Our time at Dricoll’s was more or less a free stay at a dusty, loud marina. After living off the grid for a couple months in was pretty nice to be able to keep our batteries topped off, water tanks full, our holding tanks empty, have hot showers any old time we wanted (we are still using a camping sun shower or poaching showers around town), and go for a stroll without a second’s thought. Sure the hammering started daily at 7:30am and there was fiberglass dust everywhere, but we could use the docks and some of their tools for our own projects, had a stable place to do work up the mast and to clean and patch the holes in our dinghy… and most importantly they did a great job fixing our boat! All in all I’d say it was a good experience. My advice: if another boat is heading for yours make sure they have insurance!
They finished their work in a little over two weeks and then they let us hang around for a few more days without chasing us off, allowing us to finish projects and tie up some loose ends before leaving the country. We did our final provision shopping (so long Trader Joes… we’re going to miss you) said bye to our SD buds, and headed out to anchor at Point Loma so we could get an early morning start.
We headed toward Mexico at 5am on the morning of March 9th with a bit of trepidation, because of some white smoke in the exhaust that had slowly become more concentrated. We were SO ready to leave though that we decided to continue on and just keep an eye on it. There was not a wisp of wind so we motored. An hour into the trip we heard a loud THUMP from somewhere down below and the RPMs on the motor shot down and from then on the RPMs were lower than they should’ve been. The decision was made for us. We turned the boat around and for the first time on this journey we returned to San Diego feeling completely dejected and defeated. As the sun rose we gloomily slid back into our spot at A9.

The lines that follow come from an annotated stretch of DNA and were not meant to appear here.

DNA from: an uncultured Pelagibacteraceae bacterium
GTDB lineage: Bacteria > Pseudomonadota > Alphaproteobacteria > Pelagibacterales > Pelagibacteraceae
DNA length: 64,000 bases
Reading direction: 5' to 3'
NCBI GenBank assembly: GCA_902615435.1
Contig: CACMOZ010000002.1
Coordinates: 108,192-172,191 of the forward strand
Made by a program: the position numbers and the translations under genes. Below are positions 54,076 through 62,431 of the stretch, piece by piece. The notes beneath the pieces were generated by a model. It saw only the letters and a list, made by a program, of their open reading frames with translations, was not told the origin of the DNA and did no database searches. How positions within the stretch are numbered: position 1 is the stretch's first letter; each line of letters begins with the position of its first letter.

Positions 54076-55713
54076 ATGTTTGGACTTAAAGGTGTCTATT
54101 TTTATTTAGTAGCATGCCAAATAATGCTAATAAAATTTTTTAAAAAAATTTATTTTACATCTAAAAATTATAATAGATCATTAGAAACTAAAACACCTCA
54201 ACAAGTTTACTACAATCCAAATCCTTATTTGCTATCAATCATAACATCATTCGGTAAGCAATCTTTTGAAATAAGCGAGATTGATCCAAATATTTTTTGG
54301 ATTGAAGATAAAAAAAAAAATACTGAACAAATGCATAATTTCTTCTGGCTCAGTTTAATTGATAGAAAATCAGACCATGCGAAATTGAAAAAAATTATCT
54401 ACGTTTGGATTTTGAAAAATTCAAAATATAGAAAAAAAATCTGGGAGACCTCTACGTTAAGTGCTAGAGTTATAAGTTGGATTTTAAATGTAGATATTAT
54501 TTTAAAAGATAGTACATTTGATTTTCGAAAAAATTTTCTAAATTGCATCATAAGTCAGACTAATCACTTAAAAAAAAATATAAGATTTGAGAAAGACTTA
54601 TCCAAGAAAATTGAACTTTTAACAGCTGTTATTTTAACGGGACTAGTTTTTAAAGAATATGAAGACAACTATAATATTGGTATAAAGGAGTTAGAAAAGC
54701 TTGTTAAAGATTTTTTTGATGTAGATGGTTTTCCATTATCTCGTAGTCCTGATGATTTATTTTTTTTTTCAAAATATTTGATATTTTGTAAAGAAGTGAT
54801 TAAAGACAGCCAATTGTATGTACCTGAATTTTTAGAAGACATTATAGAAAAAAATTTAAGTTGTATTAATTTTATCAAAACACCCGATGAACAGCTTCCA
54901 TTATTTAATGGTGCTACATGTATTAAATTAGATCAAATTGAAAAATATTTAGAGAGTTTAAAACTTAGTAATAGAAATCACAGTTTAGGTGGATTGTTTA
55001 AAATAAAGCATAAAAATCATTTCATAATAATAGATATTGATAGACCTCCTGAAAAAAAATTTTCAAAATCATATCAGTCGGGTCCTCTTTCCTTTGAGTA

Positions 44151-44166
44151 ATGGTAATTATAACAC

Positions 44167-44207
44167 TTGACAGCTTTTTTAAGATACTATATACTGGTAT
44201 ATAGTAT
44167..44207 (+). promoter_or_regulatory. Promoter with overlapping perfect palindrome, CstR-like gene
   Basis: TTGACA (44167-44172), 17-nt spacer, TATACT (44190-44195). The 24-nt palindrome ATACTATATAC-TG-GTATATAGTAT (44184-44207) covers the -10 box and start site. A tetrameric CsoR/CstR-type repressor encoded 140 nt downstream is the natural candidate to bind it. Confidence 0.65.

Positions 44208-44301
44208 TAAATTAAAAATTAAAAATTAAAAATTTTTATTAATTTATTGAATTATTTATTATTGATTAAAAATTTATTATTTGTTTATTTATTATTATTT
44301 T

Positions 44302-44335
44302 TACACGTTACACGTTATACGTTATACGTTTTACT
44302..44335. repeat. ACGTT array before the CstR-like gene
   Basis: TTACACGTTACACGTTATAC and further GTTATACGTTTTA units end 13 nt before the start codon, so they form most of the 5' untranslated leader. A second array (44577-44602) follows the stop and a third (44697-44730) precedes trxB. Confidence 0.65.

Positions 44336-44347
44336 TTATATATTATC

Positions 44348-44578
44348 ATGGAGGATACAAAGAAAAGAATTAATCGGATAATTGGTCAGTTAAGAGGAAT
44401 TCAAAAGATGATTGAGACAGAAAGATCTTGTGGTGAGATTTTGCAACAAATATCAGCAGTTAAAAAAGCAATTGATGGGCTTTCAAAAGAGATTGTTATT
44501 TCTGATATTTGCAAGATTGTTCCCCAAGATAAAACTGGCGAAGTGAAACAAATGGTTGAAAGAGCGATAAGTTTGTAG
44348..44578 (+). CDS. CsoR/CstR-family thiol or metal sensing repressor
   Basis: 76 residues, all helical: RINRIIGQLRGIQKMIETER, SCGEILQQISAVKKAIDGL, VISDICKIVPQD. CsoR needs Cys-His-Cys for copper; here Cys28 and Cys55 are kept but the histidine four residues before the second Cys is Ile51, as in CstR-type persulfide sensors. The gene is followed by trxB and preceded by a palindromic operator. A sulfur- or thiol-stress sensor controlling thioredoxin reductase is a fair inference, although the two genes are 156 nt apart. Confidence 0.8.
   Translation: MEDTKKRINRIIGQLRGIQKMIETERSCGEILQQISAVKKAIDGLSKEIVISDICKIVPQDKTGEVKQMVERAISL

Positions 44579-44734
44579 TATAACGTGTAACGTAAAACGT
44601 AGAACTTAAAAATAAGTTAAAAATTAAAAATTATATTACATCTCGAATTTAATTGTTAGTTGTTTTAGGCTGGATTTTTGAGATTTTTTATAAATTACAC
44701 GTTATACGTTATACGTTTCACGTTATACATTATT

We did some more research about the white smoke, and after a little troubleshooting (collecting, smelling, and measuring the temp of the exhaust water) we figured out that it was not smoke but steam. This was indicative of not enough raw water cooling the motor. The first and easiest thing we thought to check was a blocked intake. Jonah jumped in with supplies to clean the intake on the bottom of the boat and saw something blue out of the corner of his eye. He swam over and saw a bunch of blue line tied tightly around the prop and shaft, slowly realizing the source of the THUMP that early morning! As he cut it off one of our motor mysteries were solved. The intake was, however, clean. This meant that there was likely an impingement or clog somewhere in the raw water system. We had already changed most of the hosing as well as the heat exchanger during our recent engine overhaul so we knew they were ok. We decided to check the oil and transmission heat exchangers and found that one was pretty corroded and the other was almost completely blocked with corrosion. We fortunately had spares of both. After changing them we put the system back together and fired her up. All white steam was gone! Neither of us even knew that the exhaust could be so… invisible! We were back in business! Thank god. And while somewhat pesky that bit of blue line may have inadvertently saved our motor.
The next day we. finally. left.